Although Title VII of the Civil Rights Act of 1964 prohibits employment discrimination, employers continue to practice sex discrimination, notably pregnancy discrimination in the workplace. A recent case decided by the Fifth Circuit Court of Appeals explored how extensive a claim of pregnancy discrimination can be and if terminating a nursing mother due to breastfeeding constitutes workplace discrimination.
In this case, Houston Funding II Ltd. terminated a female employee from her position claiming job abandonment. The female employee had taken a leave of absence to have a baby, but as a result of complications during birth she did not return to work as quickly as expected. The firm did not have a maternity leave policy. Prior to being medically cleared for work the female employee inquired about being able to use a breast pump at work. The employer advised that she would not be permitted to use it, and suggested a longer leave for the female employee.
After being medically cleared to return to work, however, the female employee informed her employer that she was still lactating and requested that she be permitted to use a back room to pump breast milk. The employer responded that her position had been filled and sent her a letter of termination. The employee filed a charge with the Equal Employment Opportunities Commission citing sex discrimination, particularly pregnancy discrimination in the workplace pursuant to the Pregnancy Discrimination Act (PDA). This charge was dismissed by the district court holding that lactation is not a medical condition of pregnancy or childbirth protected by the PDA and, therefore, terminating employment because of lactation and breast feeding is not sex discrimination.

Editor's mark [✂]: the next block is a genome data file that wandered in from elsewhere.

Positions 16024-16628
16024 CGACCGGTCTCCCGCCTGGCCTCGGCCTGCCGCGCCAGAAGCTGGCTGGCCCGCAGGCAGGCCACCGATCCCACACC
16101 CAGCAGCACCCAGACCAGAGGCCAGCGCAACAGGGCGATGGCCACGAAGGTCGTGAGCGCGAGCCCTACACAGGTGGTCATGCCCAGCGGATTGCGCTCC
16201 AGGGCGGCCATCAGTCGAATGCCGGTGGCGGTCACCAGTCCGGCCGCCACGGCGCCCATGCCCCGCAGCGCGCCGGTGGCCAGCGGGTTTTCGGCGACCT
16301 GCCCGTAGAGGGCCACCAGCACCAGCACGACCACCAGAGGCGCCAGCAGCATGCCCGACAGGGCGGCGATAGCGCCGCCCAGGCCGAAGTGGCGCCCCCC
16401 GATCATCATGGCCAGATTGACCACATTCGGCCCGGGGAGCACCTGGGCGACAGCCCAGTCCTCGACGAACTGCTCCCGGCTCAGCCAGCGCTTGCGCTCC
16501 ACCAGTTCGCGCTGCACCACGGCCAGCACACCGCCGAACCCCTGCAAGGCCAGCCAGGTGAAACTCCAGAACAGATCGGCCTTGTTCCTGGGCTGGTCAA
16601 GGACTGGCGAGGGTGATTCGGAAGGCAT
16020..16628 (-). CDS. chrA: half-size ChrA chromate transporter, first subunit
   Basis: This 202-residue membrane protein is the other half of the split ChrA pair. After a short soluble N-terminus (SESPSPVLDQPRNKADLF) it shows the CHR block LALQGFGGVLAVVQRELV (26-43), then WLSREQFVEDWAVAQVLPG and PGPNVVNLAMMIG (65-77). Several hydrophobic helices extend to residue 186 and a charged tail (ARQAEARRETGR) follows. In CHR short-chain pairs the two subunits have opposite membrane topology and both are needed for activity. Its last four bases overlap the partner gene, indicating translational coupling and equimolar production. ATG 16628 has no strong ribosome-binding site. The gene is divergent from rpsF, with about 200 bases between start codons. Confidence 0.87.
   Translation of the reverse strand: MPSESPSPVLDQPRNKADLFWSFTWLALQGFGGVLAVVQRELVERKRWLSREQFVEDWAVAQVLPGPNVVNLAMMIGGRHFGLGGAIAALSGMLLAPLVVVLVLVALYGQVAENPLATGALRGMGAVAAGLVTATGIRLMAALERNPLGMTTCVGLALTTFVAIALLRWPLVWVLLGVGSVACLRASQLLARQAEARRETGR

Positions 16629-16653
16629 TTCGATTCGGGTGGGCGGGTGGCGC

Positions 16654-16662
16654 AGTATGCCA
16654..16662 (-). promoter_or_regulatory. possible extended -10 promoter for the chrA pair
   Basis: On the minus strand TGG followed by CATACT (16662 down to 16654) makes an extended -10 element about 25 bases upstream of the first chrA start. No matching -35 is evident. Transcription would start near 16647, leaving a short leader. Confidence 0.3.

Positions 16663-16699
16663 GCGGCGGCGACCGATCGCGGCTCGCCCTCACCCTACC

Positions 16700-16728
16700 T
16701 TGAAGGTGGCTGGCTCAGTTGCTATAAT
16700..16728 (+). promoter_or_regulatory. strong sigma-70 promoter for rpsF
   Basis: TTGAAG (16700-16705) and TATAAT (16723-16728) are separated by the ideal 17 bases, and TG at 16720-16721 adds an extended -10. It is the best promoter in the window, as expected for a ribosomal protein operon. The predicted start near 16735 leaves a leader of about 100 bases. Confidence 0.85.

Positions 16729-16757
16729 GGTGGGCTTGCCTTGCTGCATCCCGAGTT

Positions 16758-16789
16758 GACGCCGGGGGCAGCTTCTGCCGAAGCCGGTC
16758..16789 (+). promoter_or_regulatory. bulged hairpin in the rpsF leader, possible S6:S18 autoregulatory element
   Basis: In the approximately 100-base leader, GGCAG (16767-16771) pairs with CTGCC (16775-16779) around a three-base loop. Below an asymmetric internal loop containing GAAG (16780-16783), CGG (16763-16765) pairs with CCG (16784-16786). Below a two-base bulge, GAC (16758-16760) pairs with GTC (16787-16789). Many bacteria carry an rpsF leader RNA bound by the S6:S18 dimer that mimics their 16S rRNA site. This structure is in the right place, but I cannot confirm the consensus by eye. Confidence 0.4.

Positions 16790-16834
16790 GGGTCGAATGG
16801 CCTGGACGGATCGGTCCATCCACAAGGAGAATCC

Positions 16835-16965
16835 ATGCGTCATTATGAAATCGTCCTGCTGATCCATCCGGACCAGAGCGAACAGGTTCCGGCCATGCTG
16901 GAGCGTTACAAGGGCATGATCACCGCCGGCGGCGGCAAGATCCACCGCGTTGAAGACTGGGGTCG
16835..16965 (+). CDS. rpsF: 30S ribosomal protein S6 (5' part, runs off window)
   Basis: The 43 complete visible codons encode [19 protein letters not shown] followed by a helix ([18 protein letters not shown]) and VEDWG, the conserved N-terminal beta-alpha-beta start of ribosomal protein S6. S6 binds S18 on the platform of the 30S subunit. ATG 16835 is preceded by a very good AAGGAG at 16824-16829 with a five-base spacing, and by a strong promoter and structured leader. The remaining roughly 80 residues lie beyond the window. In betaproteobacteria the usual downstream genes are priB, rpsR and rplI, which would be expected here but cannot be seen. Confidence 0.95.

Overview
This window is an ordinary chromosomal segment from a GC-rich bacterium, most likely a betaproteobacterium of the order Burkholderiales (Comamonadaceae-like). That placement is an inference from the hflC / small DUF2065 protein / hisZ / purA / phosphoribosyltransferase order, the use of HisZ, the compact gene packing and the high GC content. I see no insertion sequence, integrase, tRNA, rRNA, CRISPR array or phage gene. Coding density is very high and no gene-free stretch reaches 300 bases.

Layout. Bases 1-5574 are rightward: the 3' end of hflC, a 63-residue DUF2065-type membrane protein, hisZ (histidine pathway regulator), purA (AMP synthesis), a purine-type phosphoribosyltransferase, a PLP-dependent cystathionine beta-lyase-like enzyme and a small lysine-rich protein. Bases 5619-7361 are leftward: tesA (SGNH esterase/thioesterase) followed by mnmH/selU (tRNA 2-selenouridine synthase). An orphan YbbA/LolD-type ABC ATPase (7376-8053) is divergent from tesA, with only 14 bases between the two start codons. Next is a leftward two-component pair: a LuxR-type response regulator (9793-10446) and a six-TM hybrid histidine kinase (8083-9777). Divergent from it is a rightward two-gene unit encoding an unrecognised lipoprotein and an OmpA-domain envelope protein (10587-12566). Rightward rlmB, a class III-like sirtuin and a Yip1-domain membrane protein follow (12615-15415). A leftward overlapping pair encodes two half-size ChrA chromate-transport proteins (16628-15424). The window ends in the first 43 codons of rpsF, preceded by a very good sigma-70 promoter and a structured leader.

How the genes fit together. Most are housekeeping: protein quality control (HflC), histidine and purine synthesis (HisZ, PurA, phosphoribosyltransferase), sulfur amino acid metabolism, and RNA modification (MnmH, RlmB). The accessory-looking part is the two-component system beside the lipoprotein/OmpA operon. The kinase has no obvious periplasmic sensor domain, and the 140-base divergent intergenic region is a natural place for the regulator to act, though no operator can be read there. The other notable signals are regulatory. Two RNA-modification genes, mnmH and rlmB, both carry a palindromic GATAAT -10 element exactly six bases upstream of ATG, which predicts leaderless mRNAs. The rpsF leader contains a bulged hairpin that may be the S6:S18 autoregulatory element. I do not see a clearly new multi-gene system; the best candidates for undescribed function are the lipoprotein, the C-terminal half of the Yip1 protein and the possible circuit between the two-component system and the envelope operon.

The case was then appealed in the Fifth Circuit Court of Appeal, which took the opposite stance of the district court. The appeals court found that termination due to lactating or expressing breast milk was a viable sex discrimination claim under Title VII because adverse employment actions based on these physiological occurrences puts an undue burden on women. The Fifth Circuit Court of Appeals further disagreed with the lower court and held that lactation is in fact a medical condition related to pregnancy for purposes of the PDA. Finally, the firm’s reasoning for termination was determined to be pre-textual and the case was remanded for trial.
Though the case does expand the protections under the Pregnancy Discrimination Act to prohibit termination of employees based on lactation, the ruling does not grant lactating employees affirmative rights to accommodations. However, types of protected activity that may give rise to a Title VII claim are now expanded to include requests related to breastfeeding accommodation. Moreover, many state laws and federal law, such as the Affordable Care Act that amended the Fair Labor Standards Act, require break time and a private area for an employee who is breastfeeding.
Philadelphia Pregnancy Discrimination Attorneys, Sidney L. Gold & Associates, Can Help Protect Your Rights
If you feel that you have experienced pregnancy discrimination in the workplace, know there is help. Contact the PA and NJ employment discrimination attorneys at Sidney L. Gold & Associates, P.C. today at 215-569-1999 or contact us online for a free assessment of yourpregnancy discrimination claim. We are conveniently located in Central CityPhiladelphia and represent the victims ofworkplace discrimination throughout Pennsylvania and New Jersey.